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3:43 pm
Fri December 7, 2012

All Heisman Finalists Were Surprise Contenders

Originally published on Fri December 7, 2012 10:50 pm

Transcript

MELISSA BLOCK, HOST:

This is ALL THINGS CONSIDERED from NPR News. I'm Melissa Block.

AUDIE CORNISH, HOST:

And I'm Audie Cornish.

Tomorrow night in New York City, college football will award its biggest individual prize of the season, the Heisman trophy. There are three finalists and two of them, were they to win, would defy Heisman tradition. Joining us to discuss that and more college football is sports writer, Stefan Fatsis. Hey there, Stefan.

STEFAN FATSIS, BYLINE: Hey, Audie.

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Europe
3:38 pm
Fri December 7, 2012

Nurse Who Took Prank Call At U.K. Hospital Is Dead

Originally published on Fri December 7, 2012 10:50 pm

A nurse at a London hospital who took a hoax call about Catherine the Duchess of Cambridge was found dead on Friday. Jacintha Saldhana let through a call from an Australian radio station purporting to be the Queen calling about the ailing Duchess.

Energy
3:37 pm
Fri December 7, 2012

Conflicts, Errors Revealed In Positive Fracking Study

Originally published on Sat December 8, 2012 5:52 am

Transcript

AUDIE CORNISH, HOST:

A University of Texas study that says hydraulic natural gas fracturing is safe has been withdrawn, and its author has retired and left the university. From Dallas, NPR's Wade Goodwyn has the story.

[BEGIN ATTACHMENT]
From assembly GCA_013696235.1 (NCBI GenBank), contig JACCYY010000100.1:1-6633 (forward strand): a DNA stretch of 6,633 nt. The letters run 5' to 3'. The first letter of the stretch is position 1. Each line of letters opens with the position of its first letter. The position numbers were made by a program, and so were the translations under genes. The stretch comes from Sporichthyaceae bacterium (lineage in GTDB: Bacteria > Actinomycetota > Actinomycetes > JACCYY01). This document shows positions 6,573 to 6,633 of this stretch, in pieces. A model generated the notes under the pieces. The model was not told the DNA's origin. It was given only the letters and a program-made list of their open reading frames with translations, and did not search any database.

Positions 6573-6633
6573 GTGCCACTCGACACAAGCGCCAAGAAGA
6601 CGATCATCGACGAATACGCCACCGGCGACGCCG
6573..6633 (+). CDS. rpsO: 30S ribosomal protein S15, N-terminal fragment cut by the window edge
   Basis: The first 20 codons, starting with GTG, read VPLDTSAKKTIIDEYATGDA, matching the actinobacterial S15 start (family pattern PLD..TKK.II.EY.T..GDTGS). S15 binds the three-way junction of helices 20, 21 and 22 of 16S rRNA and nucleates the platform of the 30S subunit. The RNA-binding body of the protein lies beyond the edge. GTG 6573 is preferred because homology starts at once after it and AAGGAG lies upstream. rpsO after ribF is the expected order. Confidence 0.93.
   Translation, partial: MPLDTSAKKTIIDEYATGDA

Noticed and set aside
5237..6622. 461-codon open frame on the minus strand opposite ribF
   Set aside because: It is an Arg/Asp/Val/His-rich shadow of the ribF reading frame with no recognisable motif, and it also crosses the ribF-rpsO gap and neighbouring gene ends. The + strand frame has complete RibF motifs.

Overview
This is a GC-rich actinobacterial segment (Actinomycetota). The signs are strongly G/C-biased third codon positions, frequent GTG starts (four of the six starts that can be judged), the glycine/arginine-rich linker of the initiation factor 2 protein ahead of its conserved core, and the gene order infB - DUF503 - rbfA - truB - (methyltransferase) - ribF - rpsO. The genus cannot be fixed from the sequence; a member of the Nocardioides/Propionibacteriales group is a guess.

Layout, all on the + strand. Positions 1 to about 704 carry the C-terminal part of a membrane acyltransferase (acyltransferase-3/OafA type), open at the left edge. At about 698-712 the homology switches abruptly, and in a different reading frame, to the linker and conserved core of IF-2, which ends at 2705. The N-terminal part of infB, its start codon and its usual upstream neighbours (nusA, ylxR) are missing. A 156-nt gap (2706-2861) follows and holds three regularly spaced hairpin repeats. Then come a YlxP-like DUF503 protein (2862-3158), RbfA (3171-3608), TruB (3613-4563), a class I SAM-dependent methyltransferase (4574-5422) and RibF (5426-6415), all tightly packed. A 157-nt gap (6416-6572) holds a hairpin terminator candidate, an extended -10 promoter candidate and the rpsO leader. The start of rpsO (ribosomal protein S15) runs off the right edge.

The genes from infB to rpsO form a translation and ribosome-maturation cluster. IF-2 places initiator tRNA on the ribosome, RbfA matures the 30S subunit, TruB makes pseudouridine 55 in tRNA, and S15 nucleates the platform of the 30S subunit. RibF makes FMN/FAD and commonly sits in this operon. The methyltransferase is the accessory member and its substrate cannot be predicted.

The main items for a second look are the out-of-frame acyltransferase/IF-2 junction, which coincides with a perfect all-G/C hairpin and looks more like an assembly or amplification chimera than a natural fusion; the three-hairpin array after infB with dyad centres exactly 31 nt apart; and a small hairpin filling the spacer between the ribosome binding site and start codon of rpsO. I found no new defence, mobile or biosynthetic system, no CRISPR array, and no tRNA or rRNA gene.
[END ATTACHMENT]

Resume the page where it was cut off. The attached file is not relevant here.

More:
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Election 2012
3:36 pm
Fri December 7, 2012

Obama, Romney Each Raised More Than $1 Billion

Originally published on Fri December 7, 2012 10:50 pm

Transcript

AUDIE CORNISH, HOST:

A nearly complete picture is emerging of the money chase that shaped the presidential election. President Obama and Republican Mitt Romney each raised more than a billion dollars, according to new reports filed at the Federal Election Commission. But in the new era of unregulated outside groups and seemingly endless TV ads, that was only the beginning, as NPR's Peter Overby reports.

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Around the Nation
3:34 pm
Fri December 7, 2012

What Will 'Right To Work' Law Mean For Michigan?

Originally published on Fri December 7, 2012 10:50 pm

Transcript

MELISSA BLOCK, HOST:

From NPR News, this is ALL THINGS CONSIDERED. I'm Melissa Block.

AUDIE CORNISH, HOST:

I'm Audie Cornish.

New so-called right-to-work legislation is on the way to becoming law in Michigan. It would no longer allow contracts that require union dues as a condition of employment. Michigan has one of the highest concentrations of unionized workers in the country. Many of them in a state's all-important car industry. The law is seen as a blow to the heart of the labor movement.

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